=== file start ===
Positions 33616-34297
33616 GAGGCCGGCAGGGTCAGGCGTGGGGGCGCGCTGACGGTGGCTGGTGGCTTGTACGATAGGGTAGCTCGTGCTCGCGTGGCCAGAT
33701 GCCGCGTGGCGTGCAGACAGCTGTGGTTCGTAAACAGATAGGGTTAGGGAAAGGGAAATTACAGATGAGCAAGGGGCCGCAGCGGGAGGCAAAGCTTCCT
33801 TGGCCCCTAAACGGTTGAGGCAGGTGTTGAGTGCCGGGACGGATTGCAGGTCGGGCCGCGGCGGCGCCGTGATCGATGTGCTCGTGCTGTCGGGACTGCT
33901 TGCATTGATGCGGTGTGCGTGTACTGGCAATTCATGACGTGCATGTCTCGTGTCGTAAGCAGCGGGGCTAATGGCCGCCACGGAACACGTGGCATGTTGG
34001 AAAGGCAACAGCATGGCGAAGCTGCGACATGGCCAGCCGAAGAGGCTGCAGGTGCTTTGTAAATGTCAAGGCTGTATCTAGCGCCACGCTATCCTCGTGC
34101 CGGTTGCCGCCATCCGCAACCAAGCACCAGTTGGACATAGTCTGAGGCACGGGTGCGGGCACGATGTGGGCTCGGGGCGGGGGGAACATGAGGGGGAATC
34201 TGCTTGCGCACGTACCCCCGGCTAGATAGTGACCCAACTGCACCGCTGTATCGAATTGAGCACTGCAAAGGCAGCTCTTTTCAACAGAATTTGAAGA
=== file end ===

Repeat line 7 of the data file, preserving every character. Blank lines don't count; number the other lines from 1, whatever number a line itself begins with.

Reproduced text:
34101 CGGTTGCCGCCATCCGCAACCAAGCACCAGTTGGACATAGTCTGAGGCACGGGTGCGGGCACGATGTGGGCTCGGGGCGGGGGGAACATGAGGGGGAATC